The Power List 2017
Battelle Fellow and Chief Scientist, Biological Sciences Division, Pacific Northwest National Laboratory (PNNL), Washington, USA.
Having Jean Futrell at the University of Utah as my PhD advisor. Spending three years working with him and his talented mass spectrometry group, who had interests ranging from the fundamental physics of ion interactions to analytical applications, opened my eyes to the limitless possibilities of mass spectrometry.
My mass spectrometry hero
Wolfgang Paul. In the 1950s he developed the basis for the quadrupole ion filter mass spectrometer and the ion trap, which provide the physical foundation for much of what we can do today in the confinement of ions and their analysis by MS.
The desire to contribute to society by developing separation and mass spectrometry technologies that are applicable to routine applications, particularly in areas of biological and biomedical importance. I love the range of challenges, from understanding how and why things work, to team development efforts that may span years to make the new technologies useful and robust.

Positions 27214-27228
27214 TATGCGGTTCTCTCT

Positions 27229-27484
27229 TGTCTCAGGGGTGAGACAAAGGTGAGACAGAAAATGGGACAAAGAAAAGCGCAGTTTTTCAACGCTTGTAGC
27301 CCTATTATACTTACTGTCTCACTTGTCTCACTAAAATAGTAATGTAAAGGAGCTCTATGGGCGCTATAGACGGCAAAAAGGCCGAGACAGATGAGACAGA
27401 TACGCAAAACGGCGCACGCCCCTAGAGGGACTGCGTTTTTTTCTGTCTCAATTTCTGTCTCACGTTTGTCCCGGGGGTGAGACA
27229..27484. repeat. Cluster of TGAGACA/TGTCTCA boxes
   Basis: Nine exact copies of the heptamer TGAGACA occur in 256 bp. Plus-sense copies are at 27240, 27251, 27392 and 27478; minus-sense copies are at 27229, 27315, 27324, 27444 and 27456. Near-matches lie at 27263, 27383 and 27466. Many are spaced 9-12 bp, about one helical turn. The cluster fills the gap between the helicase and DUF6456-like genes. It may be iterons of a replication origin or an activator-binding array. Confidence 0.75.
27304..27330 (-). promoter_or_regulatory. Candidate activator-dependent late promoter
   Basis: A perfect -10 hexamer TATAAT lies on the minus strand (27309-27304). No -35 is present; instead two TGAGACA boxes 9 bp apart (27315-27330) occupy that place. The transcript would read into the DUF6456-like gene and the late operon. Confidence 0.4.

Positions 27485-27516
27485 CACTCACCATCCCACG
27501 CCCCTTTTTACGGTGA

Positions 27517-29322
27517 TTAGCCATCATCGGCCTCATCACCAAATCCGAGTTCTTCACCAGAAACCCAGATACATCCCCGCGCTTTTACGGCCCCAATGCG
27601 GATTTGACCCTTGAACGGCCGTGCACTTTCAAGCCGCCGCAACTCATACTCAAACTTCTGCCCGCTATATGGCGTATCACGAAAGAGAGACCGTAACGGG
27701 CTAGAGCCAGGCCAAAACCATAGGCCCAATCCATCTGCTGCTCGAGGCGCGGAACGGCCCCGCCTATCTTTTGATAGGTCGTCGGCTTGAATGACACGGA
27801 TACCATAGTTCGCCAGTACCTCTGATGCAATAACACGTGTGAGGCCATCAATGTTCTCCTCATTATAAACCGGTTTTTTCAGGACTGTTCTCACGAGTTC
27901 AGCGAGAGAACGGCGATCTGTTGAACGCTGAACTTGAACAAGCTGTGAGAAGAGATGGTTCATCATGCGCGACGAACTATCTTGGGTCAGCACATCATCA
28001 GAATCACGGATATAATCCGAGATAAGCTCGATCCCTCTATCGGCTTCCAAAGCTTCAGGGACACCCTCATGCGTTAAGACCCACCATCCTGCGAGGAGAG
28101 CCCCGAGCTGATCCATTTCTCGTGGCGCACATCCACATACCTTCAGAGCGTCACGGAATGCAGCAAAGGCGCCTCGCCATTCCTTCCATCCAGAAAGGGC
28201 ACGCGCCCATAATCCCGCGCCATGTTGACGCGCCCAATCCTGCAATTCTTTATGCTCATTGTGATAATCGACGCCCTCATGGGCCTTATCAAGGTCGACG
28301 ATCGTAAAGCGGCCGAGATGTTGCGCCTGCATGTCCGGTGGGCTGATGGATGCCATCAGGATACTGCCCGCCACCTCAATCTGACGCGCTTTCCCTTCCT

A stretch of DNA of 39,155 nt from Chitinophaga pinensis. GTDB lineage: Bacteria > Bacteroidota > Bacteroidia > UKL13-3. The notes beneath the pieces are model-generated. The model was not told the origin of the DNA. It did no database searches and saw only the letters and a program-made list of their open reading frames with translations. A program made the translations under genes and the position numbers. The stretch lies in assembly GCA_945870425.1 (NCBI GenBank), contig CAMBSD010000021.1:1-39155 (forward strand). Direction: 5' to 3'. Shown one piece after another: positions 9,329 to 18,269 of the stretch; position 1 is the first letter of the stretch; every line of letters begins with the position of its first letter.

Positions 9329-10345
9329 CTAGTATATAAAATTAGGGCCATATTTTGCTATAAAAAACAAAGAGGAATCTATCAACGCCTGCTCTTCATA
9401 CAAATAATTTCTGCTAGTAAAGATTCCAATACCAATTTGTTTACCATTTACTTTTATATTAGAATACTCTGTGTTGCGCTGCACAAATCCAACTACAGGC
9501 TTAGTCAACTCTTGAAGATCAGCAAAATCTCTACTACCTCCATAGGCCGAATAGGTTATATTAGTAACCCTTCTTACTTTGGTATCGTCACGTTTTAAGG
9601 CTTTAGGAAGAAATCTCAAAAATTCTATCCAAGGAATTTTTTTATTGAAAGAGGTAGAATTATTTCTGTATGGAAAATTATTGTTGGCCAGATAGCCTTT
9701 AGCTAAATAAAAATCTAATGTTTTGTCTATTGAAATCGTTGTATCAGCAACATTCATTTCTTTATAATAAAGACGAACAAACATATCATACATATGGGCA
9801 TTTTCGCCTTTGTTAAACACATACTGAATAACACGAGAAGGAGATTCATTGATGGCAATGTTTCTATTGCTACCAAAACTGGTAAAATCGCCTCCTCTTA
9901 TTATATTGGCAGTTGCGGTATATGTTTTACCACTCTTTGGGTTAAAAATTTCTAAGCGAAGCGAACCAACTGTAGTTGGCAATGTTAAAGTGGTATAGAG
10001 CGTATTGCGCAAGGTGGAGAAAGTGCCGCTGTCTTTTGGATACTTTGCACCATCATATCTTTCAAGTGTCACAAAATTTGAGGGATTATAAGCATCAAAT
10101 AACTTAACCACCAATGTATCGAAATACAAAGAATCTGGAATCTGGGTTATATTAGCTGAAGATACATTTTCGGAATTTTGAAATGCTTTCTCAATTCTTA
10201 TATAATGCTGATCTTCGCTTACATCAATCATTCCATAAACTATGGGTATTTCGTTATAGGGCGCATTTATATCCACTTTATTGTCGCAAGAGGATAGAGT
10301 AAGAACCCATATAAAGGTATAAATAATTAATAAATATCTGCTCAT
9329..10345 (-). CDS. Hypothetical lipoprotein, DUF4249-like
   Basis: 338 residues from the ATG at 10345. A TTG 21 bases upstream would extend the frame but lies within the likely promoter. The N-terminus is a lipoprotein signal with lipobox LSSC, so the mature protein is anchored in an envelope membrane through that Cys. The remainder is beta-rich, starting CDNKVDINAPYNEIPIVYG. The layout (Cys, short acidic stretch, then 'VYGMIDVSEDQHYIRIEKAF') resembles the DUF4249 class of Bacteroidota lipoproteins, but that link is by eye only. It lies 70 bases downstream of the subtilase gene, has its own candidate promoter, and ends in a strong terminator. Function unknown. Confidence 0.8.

The recent development of structures for lossless ion manipulations (SLIM), which provide a broadly flexible “ion chemistry workbench”. I am particularly proud of the second-generation SLIM, which use traveling waves to move ions, and have allowed us to fabricate compact ultra-long path devices – achieving the elusive combination of ultra-high resolution and ultra-sensitive ion mobility separations in conjunction with mass spectrometry.
Categories: Mass Spectrometrists, Inventors